by William Thompson, reviewed on
There’s 3D, and then there is 3D
A game that has both 2D and 3D elements would seem the perfect fit for Nintendo’s latest handheld device, the 3DS. The original Crush, a PSP title from 2007, had just that. It was a puzzle game which required the use of 2D and pseudo 3D to solve the conundrums set by the game. With the 3DS console showing its’ 3D wares, the team behind the original Crush Zoe Mode, set about transforming their original idea into CRUSH3D for the 3DS.
CRUSH3D, like the original PSP version, is the story of a boy named Danny. The story itself takes place inside Danny’s head after his friend, Professor Ruben, invents a machine known as C.R.U.S.H and Danny volunteers to be the test subject. The machine traps Danny in his dreams and it is up to you to help Danny escape from the machine and its attempts to keep Danny in dreamland.
To escape each of the levels you, as Danny must work your way to the exit by collecting a number of various coloured marbles, each with a different point value. Once half the points for the level are collected, the exit opens up for Danny to make his way out. Most of the game takes place in a 3D world (which can be viewed in 3D with the 3DS capability) where Danny moves about. But at times, he will be unable to make his way to the exit via the conventional methods of running jumping and crouching. This is where the Crush mechanic comes into play. Using the Crush mechanic allows Danny to enter 2D mode, which depending on how it is utilised, places Danny in either a top-down view or a side-scrolling platform view. Doing so then allows Danny access to areas previously he couldn’t reach. Activating the Crush button again then brings Danny back into 3D mode.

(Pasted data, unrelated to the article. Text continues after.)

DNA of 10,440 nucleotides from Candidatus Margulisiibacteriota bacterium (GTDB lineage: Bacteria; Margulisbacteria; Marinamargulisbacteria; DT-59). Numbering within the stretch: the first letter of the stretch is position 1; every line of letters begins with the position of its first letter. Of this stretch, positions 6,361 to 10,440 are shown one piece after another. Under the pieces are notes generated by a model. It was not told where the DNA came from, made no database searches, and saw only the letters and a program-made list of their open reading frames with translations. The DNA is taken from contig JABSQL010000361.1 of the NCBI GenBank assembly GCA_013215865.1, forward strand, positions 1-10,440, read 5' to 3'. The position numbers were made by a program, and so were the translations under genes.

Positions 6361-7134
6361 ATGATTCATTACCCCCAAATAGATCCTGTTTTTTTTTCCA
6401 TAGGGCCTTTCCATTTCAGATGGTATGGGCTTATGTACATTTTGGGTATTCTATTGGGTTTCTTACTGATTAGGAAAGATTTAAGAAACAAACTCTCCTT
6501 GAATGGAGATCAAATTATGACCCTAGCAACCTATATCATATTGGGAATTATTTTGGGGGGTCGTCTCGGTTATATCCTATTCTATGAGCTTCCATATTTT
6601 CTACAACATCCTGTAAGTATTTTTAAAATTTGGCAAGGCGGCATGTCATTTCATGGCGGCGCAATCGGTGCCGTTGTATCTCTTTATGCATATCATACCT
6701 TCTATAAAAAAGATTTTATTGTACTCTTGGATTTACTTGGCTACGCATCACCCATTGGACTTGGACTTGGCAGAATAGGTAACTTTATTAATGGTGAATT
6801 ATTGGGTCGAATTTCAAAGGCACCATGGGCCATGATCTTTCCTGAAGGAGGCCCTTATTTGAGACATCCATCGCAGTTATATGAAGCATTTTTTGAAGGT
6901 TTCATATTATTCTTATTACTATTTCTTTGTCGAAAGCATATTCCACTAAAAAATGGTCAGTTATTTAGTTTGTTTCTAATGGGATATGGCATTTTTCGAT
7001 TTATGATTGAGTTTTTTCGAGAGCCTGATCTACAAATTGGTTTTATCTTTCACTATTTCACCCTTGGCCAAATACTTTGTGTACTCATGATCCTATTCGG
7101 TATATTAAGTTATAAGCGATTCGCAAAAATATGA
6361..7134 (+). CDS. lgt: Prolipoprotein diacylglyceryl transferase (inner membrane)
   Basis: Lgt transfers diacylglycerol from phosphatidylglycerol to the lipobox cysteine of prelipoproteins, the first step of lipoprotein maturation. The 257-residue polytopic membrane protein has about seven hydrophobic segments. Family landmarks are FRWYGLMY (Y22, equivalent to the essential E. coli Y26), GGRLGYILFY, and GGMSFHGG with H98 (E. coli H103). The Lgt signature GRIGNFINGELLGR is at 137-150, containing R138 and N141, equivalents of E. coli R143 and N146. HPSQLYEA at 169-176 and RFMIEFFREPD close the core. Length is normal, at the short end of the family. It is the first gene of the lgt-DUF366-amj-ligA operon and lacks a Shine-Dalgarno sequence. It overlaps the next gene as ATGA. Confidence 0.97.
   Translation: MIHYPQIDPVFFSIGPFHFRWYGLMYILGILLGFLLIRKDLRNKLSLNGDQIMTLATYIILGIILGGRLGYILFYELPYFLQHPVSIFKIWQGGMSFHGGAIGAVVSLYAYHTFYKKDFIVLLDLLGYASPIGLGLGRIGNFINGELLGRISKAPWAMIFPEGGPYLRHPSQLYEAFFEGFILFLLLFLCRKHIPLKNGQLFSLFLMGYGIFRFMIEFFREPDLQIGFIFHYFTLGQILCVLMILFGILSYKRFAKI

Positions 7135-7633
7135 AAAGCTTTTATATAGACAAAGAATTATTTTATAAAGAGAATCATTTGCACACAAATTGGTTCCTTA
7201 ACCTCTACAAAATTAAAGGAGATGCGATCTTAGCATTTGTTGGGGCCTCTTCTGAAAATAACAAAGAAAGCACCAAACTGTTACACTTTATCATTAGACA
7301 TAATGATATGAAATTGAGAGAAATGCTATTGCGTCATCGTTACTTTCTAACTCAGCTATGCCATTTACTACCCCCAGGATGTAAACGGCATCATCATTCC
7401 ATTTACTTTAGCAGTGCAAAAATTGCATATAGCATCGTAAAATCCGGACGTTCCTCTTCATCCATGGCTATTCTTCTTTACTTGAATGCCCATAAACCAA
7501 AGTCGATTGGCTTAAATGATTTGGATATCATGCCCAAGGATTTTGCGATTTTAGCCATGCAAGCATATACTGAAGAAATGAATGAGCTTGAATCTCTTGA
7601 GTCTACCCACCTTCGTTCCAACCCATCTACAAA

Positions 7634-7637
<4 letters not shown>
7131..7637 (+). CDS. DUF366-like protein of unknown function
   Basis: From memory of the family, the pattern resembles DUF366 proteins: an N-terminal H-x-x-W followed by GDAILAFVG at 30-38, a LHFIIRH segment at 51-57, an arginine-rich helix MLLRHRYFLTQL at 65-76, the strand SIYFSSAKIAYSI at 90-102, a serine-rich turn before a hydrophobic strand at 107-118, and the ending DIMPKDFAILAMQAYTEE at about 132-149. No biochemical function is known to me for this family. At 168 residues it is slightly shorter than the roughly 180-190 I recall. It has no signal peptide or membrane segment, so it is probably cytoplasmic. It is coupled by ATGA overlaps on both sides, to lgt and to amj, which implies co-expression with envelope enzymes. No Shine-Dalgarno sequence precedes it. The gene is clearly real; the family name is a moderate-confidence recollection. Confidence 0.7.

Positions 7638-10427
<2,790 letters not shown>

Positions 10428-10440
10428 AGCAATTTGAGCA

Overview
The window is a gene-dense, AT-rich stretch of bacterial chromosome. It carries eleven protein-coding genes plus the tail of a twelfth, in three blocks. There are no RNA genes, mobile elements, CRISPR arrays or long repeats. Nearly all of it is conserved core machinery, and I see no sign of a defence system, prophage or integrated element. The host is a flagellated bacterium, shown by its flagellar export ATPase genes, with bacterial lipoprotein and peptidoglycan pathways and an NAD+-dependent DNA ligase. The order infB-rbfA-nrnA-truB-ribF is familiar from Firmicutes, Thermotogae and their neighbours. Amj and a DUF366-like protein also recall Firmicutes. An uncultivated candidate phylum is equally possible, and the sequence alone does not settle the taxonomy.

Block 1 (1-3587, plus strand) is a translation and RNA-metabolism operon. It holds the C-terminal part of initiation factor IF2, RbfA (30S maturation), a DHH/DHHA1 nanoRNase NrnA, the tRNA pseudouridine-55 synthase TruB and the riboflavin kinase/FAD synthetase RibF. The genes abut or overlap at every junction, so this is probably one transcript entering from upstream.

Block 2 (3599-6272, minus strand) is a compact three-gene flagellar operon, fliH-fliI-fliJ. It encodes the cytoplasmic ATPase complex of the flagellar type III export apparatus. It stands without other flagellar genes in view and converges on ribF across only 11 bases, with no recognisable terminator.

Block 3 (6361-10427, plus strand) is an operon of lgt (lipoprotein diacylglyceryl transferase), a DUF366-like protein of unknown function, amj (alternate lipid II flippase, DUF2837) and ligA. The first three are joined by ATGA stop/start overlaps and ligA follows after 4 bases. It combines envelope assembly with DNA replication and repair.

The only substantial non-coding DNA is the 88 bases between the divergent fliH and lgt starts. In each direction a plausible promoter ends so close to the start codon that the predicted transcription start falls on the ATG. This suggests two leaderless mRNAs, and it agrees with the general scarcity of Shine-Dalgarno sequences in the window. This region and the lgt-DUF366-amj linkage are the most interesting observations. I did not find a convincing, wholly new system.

As levels progress, new obstacles are placed in Danny’s path. Items such as giant balls, switches, moving platforms, the occasional enemy creature, and even a Crush-disabling mechanism hinder Danny’s progress to the exit. Each is gradually introduced into the game so that it doesn’t become too daunting for gamers. Also, along the way, Danny is introduced to special items (trophies, memory book) he can collect as well as the coloured marbles. These items give Danny special bonuses upon the completion of the level.
Puzzles take a fair bit of thinking for a 100% completion and with over 40 levels to play; gamers will be racking their brains for hours.
Audio is somewhat disappointing. The Crush sound effect becomes annoying after a short while.